I do have concerns that transitioning to this style of football while our strikers are struggling for confidence may actually make us more passive and less threatening. If sides are determined to dig in and sit deep against us and we aren’t at our best, we could see plenty of goalless games.

The other major concern is around blocked shots, as I mentioned when analysing Kidera’s performances. Looking back through various shot maps from throughout the season, we tend to have around 20-30% of our shots blocked, but the vast majority of those are close range, high xG chances. This suggests to me a couple of things, one or both of which may be happening. As I’ve already mentioned it’s very likely that sides are, and will continue to, defending deep against us. My other thought is that our forwards are trying to take too many touches in the box, giving defenders time to recover and put themselves in front of shots. I did briefly consider whether a shoot on sight policy might help in this regard, but I think the negatives of this will outweigh any potential positives.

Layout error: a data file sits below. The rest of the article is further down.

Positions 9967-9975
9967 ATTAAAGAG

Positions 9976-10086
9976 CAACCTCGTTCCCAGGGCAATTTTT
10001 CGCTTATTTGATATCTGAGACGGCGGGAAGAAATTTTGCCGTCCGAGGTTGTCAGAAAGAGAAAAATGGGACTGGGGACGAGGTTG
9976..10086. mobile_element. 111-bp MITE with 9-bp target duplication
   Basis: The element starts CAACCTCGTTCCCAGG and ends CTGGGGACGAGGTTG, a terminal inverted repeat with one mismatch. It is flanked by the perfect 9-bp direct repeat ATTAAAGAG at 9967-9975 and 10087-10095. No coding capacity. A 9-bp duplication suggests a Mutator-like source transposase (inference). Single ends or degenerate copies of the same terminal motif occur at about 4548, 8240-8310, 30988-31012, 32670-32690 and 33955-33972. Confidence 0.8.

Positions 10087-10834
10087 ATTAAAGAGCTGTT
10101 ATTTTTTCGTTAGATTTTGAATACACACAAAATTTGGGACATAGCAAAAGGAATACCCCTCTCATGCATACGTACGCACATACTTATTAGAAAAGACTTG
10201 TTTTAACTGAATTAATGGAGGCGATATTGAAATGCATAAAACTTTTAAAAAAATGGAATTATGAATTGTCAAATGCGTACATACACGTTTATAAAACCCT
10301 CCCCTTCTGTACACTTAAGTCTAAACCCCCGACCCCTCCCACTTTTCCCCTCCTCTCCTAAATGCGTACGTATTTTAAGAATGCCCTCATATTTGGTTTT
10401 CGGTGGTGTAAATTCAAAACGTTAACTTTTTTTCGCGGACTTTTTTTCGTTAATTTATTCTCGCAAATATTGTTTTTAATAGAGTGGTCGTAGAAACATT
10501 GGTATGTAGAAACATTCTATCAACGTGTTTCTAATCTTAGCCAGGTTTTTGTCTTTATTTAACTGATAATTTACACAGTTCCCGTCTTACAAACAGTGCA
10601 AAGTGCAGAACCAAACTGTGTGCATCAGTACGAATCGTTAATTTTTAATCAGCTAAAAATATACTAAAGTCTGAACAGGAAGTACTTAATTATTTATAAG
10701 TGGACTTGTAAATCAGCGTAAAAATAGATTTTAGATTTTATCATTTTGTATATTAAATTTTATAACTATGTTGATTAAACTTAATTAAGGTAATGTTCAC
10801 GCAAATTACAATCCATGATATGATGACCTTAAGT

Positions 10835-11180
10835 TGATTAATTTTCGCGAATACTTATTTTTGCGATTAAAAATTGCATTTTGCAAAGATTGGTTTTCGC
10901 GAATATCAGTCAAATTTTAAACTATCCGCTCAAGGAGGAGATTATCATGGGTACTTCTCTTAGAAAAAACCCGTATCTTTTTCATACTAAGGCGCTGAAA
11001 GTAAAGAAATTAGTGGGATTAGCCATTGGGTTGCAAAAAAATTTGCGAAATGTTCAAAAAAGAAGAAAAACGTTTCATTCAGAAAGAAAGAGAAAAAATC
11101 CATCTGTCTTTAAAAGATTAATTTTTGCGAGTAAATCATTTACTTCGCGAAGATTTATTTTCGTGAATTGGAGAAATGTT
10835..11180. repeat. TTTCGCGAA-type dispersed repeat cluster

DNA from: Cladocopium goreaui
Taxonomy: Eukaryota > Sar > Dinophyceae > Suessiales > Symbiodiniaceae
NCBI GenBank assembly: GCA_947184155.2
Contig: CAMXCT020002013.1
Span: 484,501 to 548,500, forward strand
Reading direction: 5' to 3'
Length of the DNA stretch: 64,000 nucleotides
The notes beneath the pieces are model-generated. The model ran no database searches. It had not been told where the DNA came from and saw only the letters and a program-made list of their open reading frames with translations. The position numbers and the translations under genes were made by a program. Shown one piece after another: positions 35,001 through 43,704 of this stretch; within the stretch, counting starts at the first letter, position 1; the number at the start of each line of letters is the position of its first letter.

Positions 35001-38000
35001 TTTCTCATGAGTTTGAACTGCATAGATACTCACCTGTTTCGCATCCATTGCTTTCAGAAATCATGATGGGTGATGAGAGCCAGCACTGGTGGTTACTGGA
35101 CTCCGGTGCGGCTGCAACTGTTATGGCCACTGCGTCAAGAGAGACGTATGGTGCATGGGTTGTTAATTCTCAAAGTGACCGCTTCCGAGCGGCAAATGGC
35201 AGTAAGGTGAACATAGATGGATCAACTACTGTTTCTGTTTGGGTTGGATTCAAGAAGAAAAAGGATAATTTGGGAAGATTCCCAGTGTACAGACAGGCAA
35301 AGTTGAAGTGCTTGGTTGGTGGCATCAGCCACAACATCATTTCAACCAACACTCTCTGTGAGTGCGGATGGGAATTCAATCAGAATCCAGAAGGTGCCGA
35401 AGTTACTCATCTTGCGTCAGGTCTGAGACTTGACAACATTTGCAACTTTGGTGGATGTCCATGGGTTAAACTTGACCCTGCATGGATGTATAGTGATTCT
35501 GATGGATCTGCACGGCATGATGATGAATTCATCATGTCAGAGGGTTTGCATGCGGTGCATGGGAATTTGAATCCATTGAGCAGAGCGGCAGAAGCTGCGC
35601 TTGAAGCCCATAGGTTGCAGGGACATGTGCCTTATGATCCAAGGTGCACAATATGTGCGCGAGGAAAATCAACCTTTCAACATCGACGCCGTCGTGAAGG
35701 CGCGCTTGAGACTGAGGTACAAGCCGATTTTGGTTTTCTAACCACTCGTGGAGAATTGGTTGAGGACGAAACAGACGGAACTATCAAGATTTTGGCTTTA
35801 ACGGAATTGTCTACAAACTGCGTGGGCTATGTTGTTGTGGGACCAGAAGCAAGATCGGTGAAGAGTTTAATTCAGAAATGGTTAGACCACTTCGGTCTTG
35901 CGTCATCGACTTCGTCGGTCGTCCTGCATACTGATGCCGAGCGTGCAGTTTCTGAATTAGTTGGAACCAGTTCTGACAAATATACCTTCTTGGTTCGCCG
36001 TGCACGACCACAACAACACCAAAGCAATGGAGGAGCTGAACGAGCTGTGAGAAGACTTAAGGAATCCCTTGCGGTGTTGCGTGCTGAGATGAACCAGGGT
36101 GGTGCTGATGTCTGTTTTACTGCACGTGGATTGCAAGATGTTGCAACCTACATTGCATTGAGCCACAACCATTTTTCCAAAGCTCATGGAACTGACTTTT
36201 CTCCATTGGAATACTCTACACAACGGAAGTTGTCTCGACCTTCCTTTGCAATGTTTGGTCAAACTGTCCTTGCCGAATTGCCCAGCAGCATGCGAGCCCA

I’d imagine the instructions for this approach looking something like the following:

Pros: Similar to current tactical direction, potential to dominate games and create higher quality chances more often.

Cons: Could lead to us becoming slow, predictable and toothless, still reliant on low confidence players being able to convert chances.

Approach Two

A high tempo, direct approach that looks to exploit transitions and create chances by getting runners in behind the defence.